Intelligent Design in American Classrooms

Steve Inskeep discusses the current state of intelligent design in American classrooms with Barbara Bradley Hagerty and with Greg Allen, who covered the intelligent design movement in Kansas.

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STEVE INSKEEP, host:

Now the same day that Bernadette Reinking's group won control of the school board in Dover, Pennsylvania, the Kansas Board of Education made its own decision. The state board there adopted new science standards that encourage teachers and students to question evolution. We're going to go now to NPR's Greg Allen, who's been covering this story.

And, Greg, we've just heard what the new board wants to stop doing in Dover, Pennsylvania. Can you describe what the Kansas Board intends to start doing in Kansas?

GREG ALLEN reporting:

Well, Dover, Pennsylvania, went a little further than Kansas. Here in Kansas what they've done is adopted standards that actually open up the theory of evolution to criticism. They also encourage teachers to discuss with their students such things as gaps in the fossil record, molecular evidence, that they say raises questions about the theory of evolution.

INSKEEP: Well, that's really interesting. When we were talking to Senator Rick Santorum, conservative Republican from Pennsylvania who's expected to have a tough re-election fight, he didn't say he was in favor of intelligent design specifically. He said he wanted to question evolution, the same position you're saying that the Kansas Board took.

ALLEN: Right. And that's a national strategy that supporters of intelligent design--they believe that the first step is to open up evolution to critiquing. They say it's being treated as scientific dogma that's not open to questioning and they want to actually start that process of getting some questions raised about evolution.

INSKEEP: Well, Greg, I want to bring another voice into this discussion. NPR's Barbara Bradley Hagerty has been tracking this issue across the country.

And is there any sign of a backlash against intelligent design?

BARBARA BRADLEY HAGERTY reporting:

Well, at this point, it kind of goes both ways. I think some places are spooked by what has happened in Dover. Earlier this year, I was in Cecil County, Maryland, a very conservative area, and they came right to the brink of suggesting that students read alternative texts that would put evolution into question. They came right to the brink of that and they came back from it because they just didn't want all the hassle.

Other states seem to be holding firm in their desire to challenge evolution. I know in Alabama last week, the school board unanimously voted to keep a disclaimer in the biology textbooks calling evolution controversial and saying that it's not a fact. Other states like Indiana and Michigan are considering the same thing. So what we don't know is whether there's really a push back or not. It's just too early to tell.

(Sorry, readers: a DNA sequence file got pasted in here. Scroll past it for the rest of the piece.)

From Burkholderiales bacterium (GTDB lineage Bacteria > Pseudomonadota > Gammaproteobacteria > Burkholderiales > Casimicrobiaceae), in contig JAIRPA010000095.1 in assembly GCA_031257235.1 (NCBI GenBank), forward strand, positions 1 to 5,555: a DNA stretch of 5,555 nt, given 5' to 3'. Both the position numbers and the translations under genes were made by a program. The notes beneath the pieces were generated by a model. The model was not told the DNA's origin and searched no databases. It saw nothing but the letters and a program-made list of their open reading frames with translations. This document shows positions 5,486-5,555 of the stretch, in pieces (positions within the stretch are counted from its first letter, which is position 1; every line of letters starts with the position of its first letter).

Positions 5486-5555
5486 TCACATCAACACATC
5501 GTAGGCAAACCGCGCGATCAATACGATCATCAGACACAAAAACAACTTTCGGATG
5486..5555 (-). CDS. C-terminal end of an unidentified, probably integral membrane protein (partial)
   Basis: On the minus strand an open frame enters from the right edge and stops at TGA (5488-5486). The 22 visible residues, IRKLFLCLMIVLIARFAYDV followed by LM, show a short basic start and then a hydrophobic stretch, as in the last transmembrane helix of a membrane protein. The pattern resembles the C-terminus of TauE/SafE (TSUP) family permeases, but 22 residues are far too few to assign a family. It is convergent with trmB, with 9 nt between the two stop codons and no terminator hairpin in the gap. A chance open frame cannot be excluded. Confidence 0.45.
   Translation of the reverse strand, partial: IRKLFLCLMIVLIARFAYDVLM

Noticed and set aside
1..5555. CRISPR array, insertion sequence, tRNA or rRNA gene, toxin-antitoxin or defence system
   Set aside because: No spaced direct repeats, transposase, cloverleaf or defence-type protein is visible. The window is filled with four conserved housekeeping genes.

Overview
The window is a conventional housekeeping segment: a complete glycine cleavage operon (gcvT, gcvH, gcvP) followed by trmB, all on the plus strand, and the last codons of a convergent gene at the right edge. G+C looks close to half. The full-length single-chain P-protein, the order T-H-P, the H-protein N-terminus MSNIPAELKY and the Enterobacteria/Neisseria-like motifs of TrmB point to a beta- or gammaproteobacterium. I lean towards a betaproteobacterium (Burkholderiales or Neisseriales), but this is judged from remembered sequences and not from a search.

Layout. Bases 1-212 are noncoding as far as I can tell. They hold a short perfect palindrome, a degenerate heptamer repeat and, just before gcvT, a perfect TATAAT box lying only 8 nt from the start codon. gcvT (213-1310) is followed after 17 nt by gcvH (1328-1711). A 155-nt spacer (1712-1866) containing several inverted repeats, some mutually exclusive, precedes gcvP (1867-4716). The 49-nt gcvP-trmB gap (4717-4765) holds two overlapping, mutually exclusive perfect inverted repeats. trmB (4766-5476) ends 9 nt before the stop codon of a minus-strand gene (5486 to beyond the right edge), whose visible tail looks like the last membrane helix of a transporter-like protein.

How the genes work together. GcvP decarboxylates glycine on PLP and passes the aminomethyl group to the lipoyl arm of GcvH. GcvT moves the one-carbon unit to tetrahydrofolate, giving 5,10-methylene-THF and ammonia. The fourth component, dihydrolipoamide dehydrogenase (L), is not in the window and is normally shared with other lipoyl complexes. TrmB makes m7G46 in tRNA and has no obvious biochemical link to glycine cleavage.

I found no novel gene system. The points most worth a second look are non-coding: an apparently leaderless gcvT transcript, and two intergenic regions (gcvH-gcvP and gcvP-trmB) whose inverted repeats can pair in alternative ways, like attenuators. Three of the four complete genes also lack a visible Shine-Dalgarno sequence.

INSKEEP: And so we have both a political argument here as well as a legal argument. What's happening in the courts right now?

HAGERTY: Well, there are a couple of cases. One, of course, is in Dover, Pennsylvania, and what that case will really revolve around, I believe, is whether the school board had a religious motivation in putting this statement in the biology class. If the plaintiffs can prove that they had a religious motivation, then what the judge will probably rule is, `Look, this has no place in the classroom because there was a religious motivation.'

There is another case that is heading to the Court of Appeals in Cobb County, Georgia. There was a school board that passed a disclaimer sticker. That was ruled unconstitutional. The judge found that there was religious motivation here and it had no place in the classroom. Ultimately, this is all going to go to the Supreme Court, and what the opponents of intelligent design want to show is that intelligent design is, as they put it, `creationism dressed up in a cheap tuxedo.' They want to show that this is a religious idea and not a scientific one. The reason they want to do that is because in 1987, the US Supreme Court ruled that creationism could not be taught in science class. So if they can make that link, then they get a slam dunk and intelligent design will not be taught in science class. That's what it's really about.

INSKEEP: So this case is not over in Dover, Pennsylvania, which we heard about in the beginning, because there's still a court ruling to come.

Greg Allen, is this case over in Kansas?

ALLEN: The standards are certainly adopted. It'll be a couple of years before they filter down to the classroom. You know, the big test is if they start testing students on these ideas in state assessment tests and that would come even longer down the line. The first test will be next--the election next year for the school board and challengers are already mounting campaigns against four conservative board members who are running. And it wouldn't surprise me if we didn't actually see some outside money coming in to get involved in what might turn out to be a pretty heated political campaign.

INSKEEP: Greg Allen, thanks very much.

ALLEN: Certainly.

INSKEEP: We were also talking to NPR's Barbara Bradley Hagerty.

Thank you.

HAGERTY: Sure.

INSKEEP: Our correspondents have done a lot of reporting on the debate over intelligent design and you can find a lot of it, including a state-by-state guide to the evolution debate, at npr.org.

This is NPR News.

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